Project Ideas

What Can I Make With: Dromedary

What Can I Make With: Dromedary
It’s no secret that I’m a fiber fiend.  I swoon frequently over yarn: its color, its texture, the ease of knitting with it, or its finished fabric.  Especially when I’m making items for someone else, I tend to think forward toward ALL the things I could and want to make with this yarn.  That’s kind of where I am with Dromedary.
Weldon Alpaca Wrap
I decided to knit up the Weldon Wrap with Dromedary for a teacher gift.  Instead of using Blue Sky Fibers’ Baby Alpaca (that the pattern calls for, a perfect luscious choice) I needed to shake things up a bit.  Plus, I was curious about Dromedary.  As it turns out, I’m absolutely loving this yarn.  Dromedary comes in huge hanks (290 yards each) of DK-weight yarn.  Dromedary is made up of 70% merino wool, 30% camel.  This yarn allows the softness of camel to shine.  Dromedary has a cable-plied texture (similar to a chainette construction) with helps it maintain lightness and also makes it incredibly easy to work with.  All of this amounts to me loving this yarn, and asking myself “what else can I do with this stuff?”  The answer? Lots….
Cline © Julie Hoover


No Frills Sweater
One of our knitters just finished her Cline sweater, a roomy pullover with a Dolman sleeve, designed by Julie Hoover.  Kathleen’s gorgeous results has me thinking about this lovely sweater all over again, and as it turns out, Dromedary would be a perfect choice for this project.  Cline is knit up in pieces and seamed, which has lots of benefits.  For a similar look in a seamless top down construction, check out the No Frills Sweater by Petite Knits.  This is a bare-bones pattern, written without flourish and lots of instruction, but it’s a completely straightforward top-down sweater that yields a roomy, luxurious sweater that would be divine knit up in Dromedary. 
This yarn is incredibly versatile, with beautiful stitch definition and a softness that you want to wear close to the skin, so let’s look at some other fun patterns that would highlight this yarn’s strengths.
Nalu Mitts


Red Flannel
Grab a skein of Dromedary pick a little pattern for some fingerless mitts – if you choose wisely you’ll be able to squeeze out two pair, which would be a wonderful and thoughtful gift for teachers (or any of the other people in your life that make it a little easier).  I love the Nalu Mitts by Leila Raabe and Red Flannel by Alicia Plummer.  Neither of these projects involve intricate designs – they just add a little bit of distinctive detail.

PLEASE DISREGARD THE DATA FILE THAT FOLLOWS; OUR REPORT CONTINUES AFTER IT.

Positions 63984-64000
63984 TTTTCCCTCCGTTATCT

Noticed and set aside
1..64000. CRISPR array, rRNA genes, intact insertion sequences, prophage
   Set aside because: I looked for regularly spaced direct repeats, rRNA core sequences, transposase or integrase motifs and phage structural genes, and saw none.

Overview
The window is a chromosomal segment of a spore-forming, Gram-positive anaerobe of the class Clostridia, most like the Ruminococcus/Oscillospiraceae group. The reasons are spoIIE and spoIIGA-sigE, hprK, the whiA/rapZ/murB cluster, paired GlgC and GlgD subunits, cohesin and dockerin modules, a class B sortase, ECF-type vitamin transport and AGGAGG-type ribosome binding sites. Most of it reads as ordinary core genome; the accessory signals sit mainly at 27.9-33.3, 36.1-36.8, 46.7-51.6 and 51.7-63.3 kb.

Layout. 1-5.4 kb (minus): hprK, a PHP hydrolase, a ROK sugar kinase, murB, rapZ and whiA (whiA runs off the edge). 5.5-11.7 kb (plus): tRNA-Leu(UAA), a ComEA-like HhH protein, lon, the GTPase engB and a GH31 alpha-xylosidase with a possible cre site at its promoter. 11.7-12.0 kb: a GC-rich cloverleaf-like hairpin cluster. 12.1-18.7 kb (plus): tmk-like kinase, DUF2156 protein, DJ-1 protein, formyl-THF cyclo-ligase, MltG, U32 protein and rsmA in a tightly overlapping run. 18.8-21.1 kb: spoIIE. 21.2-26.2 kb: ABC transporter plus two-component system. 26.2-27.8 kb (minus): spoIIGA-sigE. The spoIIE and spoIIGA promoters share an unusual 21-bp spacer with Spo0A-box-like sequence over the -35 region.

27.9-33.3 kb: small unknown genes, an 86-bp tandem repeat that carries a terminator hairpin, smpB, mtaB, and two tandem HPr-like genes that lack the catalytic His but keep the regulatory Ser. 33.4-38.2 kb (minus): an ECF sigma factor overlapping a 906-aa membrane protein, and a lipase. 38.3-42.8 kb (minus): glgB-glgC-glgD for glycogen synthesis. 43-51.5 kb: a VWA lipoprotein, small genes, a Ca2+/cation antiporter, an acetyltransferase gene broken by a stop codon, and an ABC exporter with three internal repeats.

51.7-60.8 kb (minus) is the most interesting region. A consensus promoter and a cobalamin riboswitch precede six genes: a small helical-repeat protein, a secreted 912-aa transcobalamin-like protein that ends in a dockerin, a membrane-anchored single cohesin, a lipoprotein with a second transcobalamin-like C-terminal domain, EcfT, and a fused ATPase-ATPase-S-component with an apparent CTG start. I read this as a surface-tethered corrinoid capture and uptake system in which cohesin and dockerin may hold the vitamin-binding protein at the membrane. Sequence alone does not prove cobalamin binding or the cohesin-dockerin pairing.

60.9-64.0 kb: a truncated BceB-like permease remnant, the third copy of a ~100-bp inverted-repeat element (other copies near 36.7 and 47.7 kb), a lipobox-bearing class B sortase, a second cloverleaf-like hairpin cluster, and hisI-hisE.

The Adrian
For hats, I’m loving Rilo by Clare Mountain or The Adrian by Armenuhi Khachatryan.  Apparently those strong cables are really appealing to me, and I think they’d be best represented with this yarn.  Also, both of these patterns would be equally fantastic for a man or a woman, and the projects aren’t burdened with too many cables – they have just enough!  


Sideways Bias Triangle
As mentioned above, I’m making the Weldon Wrap with Dromedary.  It really is something you want to snuggle up with, so I really want to see it transformed into a big, snuggly shawl or wrap.  Also, Weldon’s garter-like texture give it an especially smooshy texture.  Check out Shellie Anderson’s pattern Motif, which is written for Shibui’s discontinued yarn Dune.  Dromedary is a perfect substitute for Dune.  Motif knit up in Dromedary will be even lighter and loftier than a version made of Dune, but it’ll be every bit as soft.  Another lovely wrap is the Sideways Bias Triangle by Leslie Weber.  This piece is also an ocean of garter stitch, punctuated by a classic and sophisticated cable.  This too will be light, lofty, soft, smooshy and chic. 
Looking back at my suggestions, I seem to have chosen a number of fuss-free projects.  This probably reflects my own needs right now – knitting should be a break from the hubbub of our daily routine.  Projects like these will be just that, and the finished result (whether for you or someone else) will offer a bit of relief and comfort when it’s completed.  

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